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GP surgery closures displace 200,000 patients

GP shortages to blame, say lead doctors

Jo Carlowe

Wednesday, 27 January 2016

GP shortages, funding cuts and rising workloads are responsible for a rapid rise in GP surgery closures, senior doctors warn.

An investigation by Pulse magazine, this week, reveals that the number of patients displaced by surgery closures has risen by 50% in a year, with 200,000 patients in 2015 forced to register with a new GP or travel further to see their existing one. 

Pulse reports that the number of practices either closing or shutting down branches rose by 40%. Figures show that last year, 31 GP practices in England shut, and 41 branch surgeries closed as a result of mergers.

Commenting on the findings, Dr Maureen Baker, Chair of the Royal College of GPs, says a “severe shortage of GPs” is to blame for many of the closures.

“A GP practice might close because surgeries are merging or forming a federation with other practices to pool their resources in the best interests of patient care – something that the College supports,” she explains.

“But when this happens in some areas, particularly remote and rural areas, it can impact on our patients’ access to care, and every effort must be taken to avoid this.

“Decisions to merge practices are taken extremely seriously and the potential displacement of patients is a key consideration, even if the move is temporary. Wherever possible, efforts are made to ensure that patients are transferred to a practice nearby with minimal disruption.”

However, she adds: “Unfortunately, we currently have a severe shortage of GPs across the UK and some practices are being forced to close simply because there are not enough GPs to run them or because workload pressures mean that they can no longer guarantee safe patient care.

“GPs and our teams are making in excess of 370m patient consultations a year to keep up with the demand of our growing and ageing population, with many patients presenting with multiple, complex conditions. This is 60m more consultations than five years ago, yet funding for general practice has declined dramatically in real terms over the last ten years, and our workforce has remained relatively stagnant.”

And she warns: “This is a genuine danger to patient safety – and to the wellbeing of hardworking family doctors and our teams.

“The Government has spoken of a package of measures to address the growing pressures facing general practice. It is essential that this includes more investment in general practice, initiatives to 'recruit retain and return' thousands more GPs and practice staff, and measures to cut unnecessary red tape that is taking family doctors away from frontline patient care.”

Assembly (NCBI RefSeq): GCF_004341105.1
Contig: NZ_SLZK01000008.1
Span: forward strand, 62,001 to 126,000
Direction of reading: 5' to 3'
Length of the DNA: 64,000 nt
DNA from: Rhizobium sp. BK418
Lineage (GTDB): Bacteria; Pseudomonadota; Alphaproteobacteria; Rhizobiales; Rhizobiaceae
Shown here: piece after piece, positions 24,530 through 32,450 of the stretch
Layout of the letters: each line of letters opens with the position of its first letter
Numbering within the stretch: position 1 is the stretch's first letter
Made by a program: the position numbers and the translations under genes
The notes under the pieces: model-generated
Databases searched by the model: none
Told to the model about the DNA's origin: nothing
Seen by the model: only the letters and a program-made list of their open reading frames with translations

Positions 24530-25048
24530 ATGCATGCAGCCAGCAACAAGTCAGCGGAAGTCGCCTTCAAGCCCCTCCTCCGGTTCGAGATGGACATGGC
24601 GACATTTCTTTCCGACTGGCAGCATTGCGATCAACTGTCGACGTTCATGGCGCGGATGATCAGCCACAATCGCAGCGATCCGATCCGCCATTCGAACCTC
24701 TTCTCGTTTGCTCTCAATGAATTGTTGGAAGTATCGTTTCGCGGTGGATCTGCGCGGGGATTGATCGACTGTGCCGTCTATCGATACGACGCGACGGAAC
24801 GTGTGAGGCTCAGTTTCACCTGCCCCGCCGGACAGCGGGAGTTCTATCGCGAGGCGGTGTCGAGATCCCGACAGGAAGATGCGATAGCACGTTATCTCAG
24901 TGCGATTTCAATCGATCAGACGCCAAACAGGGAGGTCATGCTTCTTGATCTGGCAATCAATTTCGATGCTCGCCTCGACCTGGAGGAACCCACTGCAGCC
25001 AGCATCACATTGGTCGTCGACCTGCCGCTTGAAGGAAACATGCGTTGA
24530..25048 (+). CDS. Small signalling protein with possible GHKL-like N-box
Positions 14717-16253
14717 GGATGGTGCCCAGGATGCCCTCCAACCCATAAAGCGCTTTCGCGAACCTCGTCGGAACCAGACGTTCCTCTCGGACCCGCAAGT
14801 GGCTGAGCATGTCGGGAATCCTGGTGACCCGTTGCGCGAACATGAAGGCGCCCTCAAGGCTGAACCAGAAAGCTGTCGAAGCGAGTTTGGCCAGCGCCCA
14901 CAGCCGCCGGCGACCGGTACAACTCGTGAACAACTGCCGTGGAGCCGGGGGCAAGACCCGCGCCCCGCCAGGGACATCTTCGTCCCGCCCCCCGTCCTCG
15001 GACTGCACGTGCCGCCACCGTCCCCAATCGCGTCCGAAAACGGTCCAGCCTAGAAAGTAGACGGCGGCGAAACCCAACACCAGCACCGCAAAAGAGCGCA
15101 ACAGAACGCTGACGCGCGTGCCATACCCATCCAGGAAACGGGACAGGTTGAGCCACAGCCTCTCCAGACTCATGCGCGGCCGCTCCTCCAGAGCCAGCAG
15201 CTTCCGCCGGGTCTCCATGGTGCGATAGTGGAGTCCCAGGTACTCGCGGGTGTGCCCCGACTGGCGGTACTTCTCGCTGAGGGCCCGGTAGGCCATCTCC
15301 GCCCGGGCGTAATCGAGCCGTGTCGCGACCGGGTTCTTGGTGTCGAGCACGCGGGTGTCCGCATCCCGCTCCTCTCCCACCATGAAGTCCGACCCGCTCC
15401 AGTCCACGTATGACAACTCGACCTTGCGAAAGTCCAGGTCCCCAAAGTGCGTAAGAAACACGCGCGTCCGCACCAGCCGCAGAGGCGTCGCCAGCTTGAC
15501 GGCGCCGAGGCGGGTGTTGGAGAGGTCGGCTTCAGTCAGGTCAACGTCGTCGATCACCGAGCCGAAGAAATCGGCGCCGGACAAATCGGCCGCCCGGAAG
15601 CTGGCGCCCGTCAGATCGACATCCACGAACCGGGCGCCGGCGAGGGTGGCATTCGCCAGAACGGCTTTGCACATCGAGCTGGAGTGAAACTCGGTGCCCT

Dr Richard Vautrey, deputy chair of the British Medical Association’s GP Committee, says: “It’s becoming increasingly difficult for small practices to cope with rising levels of bureaucracy and manage their workload. Often they work in inner-city areas serving deprived communities which can be really quite challenging. They haven’t had the investment in premises and other types of development, so it’s very difficult to attract new GPs to go in there and work alongside them.”

In response to Pulse’s investigation, the Department of Health has said the figures represent “less than 1% of the total number of GP practices in England.” 

NHS England told OnMedica: "The pressures on GPs are real, but given there are over 8,500 GP surgeries, 72 mergers or closures is a tiny proportion. What’s more, over the last decade, GP numbers have been going up at exactly the same time as the number of smaller practices has been going down - the reason being that GPs are increasingly choosing to work in bigger teams, which often means they can offer patients a wider range of services at more convenient times.”

However, the Patients Association describes the data as “worrying” and calls for further investment to help train and retain GPs.

“This investigation highlights the desperate situation that primary care services in England find themselves in. We hear from so many patients on our Helpline who are struggling to access their GP, with a number particularly concerned about their GP practice merging with others around them. Closing surgeries limits access to care and patient choice,” says Katherine Murphy, chief executive of the Patients Association.

She adds: “The increase in the number of patients having to travel further to visit their GP is particularly worrying. Many elderly and vulnerable patients are often unable to travel far to visit their GP. Primary care services are vital for their safety and wellbeing and must be as accessible as possible.

“The Patients Association understands that many GP surgeries are struggling to cope due to a lack of funding, and a shortage of frontline staff. There must be further investment to help train and retain GPs, practice nurses and pharmacists in order to give patients the care that they need. Without stronger support for GPs, primary care services will continue to be unable to meet the needs of patients.”

The investigation by Pulse reveals the premises that closed or merged served 206,269 patients, compared to 43,000 patients who experienced similar problems in 2013.

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